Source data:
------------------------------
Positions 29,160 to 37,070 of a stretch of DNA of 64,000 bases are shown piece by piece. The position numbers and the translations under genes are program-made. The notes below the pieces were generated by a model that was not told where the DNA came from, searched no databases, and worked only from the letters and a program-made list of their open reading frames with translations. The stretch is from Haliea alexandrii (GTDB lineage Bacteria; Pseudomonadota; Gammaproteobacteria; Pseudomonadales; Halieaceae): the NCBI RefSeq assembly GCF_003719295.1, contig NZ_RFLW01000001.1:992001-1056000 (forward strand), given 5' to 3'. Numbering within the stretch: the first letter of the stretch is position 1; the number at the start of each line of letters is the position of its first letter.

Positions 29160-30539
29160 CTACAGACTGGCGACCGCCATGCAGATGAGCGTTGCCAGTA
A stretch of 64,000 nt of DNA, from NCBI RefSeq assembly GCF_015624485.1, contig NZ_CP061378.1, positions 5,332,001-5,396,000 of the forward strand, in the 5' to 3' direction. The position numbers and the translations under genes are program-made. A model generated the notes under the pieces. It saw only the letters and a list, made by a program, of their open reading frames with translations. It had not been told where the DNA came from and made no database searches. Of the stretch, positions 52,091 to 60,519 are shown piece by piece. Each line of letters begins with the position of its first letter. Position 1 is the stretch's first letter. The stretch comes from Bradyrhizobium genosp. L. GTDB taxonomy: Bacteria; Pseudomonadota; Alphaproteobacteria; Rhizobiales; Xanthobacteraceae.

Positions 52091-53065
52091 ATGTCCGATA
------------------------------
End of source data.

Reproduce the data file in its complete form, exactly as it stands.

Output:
Positions 29,160 to 37,070 of a stretch of DNA of 64,000 bases are shown piece by piece. The position numbers and the translations under genes are program-made. The notes below the pieces were generated by a model that was not told where the DNA came from, searched no databases, and worked only from the letters and a program-made list of their open reading frames with translations. The stretch is from Haliea alexandrii (GTDB lineage Bacteria; Pseudomonadota; Gammaproteobacteria; Pseudomonadales; Halieaceae): the NCBI RefSeq assembly GCF_003719295.1, contig NZ_RFLW01000001.1:992001-1056000 (forward strand), given 5' to 3'. Numbering within the stretch: the first letter of the stretch is position 1; the number at the start of each line of letters is the position of its first letter.

Positions 29160-30539
29160 CTACAGACTGGCGACCGCCATGCAGATGAGCGTTGCCAGTA
A stretch of 64,000 nt of DNA, from NCBI RefSeq assembly GCF_015624485.1, contig NZ_CP061378.1, positions 5,332,001-5,396,000 of the forward strand, in the 5' to 3' direction. The position numbers and the translations under genes are program-made. A model generated the notes under the pieces. It saw only the letters and a list, made by a program, of their open reading frames with translations. It had not been told where the DNA came from and made no database searches. Of the stretch, positions 52,091 to 60,519 are shown piece by piece. Each line of letters begins with the position of its first letter. Position 1 is the stretch's first letter. The stretch comes from Bradyrhizobium genosp. L. GTDB taxonomy: Bacteria; Pseudomonadota; Alphaproteobacteria; Rhizobiales; Xanthobacteraceae.

Positions 52091-53065
52091 ATGTCCGATA